Both BTI and Targus’s devices raise one additional new concern: battery drain. Unlike newer iPod accessories we’ve tested, older ones haven’t necessarily been optimized for the batteries in nanos and 5G iPods, so those expecting to get the same run times as they did from past iPods may be surprised or disappointed. This isn’t the Accessory Adapter’s fault, of course, but should be borne in mind before you entirely write off the idea of buying new accessories designed to be fully compatible with current iPod models. It’s an even more serious concern if you’re considering pairing two top-mounting devices on an iPod at once; both will be competing for the iPod’s limited power, and run down your battery much faster than normal. Since there’s no way to connect an iPod to an external battery with the Accessory Adapter attached, you’ll definitely need to manage your power wisely.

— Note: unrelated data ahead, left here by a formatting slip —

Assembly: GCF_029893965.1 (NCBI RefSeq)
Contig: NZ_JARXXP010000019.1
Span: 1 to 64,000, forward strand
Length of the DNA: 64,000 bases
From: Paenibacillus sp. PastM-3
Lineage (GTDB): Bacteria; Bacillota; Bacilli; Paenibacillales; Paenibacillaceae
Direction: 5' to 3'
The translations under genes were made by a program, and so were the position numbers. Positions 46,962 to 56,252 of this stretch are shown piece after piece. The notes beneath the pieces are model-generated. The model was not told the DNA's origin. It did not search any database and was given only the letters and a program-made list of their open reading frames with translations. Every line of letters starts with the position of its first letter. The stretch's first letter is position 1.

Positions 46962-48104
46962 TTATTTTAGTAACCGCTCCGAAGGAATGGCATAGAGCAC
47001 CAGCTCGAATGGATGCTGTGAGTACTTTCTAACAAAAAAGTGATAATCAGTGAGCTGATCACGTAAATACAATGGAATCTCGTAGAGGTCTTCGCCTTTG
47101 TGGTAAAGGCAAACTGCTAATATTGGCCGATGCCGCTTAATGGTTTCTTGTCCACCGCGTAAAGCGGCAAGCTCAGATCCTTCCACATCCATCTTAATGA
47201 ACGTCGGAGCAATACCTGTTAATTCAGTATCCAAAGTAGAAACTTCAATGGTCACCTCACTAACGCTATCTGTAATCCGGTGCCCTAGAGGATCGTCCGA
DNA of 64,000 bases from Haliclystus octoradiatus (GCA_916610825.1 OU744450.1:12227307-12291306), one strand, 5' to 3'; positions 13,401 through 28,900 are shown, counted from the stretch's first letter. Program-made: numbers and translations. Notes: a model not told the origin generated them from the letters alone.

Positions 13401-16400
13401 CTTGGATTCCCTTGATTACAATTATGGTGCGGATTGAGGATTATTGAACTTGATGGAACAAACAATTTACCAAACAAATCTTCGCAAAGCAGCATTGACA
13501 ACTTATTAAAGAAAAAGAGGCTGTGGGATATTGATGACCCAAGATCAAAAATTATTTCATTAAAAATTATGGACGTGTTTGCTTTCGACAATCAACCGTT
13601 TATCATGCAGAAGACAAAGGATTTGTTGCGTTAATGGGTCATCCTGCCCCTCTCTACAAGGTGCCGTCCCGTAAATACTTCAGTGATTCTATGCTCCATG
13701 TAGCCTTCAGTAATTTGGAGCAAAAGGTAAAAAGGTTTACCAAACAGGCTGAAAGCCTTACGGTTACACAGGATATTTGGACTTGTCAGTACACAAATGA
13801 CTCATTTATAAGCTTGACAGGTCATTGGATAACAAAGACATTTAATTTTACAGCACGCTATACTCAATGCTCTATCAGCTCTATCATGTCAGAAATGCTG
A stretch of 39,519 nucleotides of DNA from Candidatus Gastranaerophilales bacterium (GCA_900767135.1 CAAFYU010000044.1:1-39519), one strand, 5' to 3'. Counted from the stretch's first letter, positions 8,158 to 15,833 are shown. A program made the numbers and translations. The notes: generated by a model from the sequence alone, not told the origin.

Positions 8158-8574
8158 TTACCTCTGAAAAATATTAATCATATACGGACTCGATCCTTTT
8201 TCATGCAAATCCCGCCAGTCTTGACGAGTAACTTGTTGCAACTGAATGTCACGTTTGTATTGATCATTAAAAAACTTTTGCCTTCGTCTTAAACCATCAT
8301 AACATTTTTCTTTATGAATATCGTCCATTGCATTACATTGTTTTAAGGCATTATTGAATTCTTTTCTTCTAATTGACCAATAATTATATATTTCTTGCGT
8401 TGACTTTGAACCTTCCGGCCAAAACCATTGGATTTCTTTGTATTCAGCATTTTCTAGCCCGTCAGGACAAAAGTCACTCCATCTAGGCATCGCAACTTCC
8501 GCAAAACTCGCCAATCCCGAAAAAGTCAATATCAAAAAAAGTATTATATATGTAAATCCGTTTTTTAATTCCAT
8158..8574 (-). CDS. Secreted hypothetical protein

Like u-Link, the Accessory Adapter is a handy add-on that will prolong the life of many top-mounting accessories that might otherwise have been written off, and its wide compatibility with all Dock Connector iPods will be a positive for many people. But it’s certainly not perfect; its dangling cable approach and single volume level will prove less than ideal for some users, especially nano owners whose alternative option is the better-sounding but still quirky u-Link. Our feeling is that virtually any nano owner would find the u-Link a better fit for their needs than the Accessory Adapter, excepting only those few people with multiple new iPods or a need for a combination adapter and so-so headphone splitter. All other iPod owners will find the Accessory Adapter a good but not great way to keep their old accessories in service.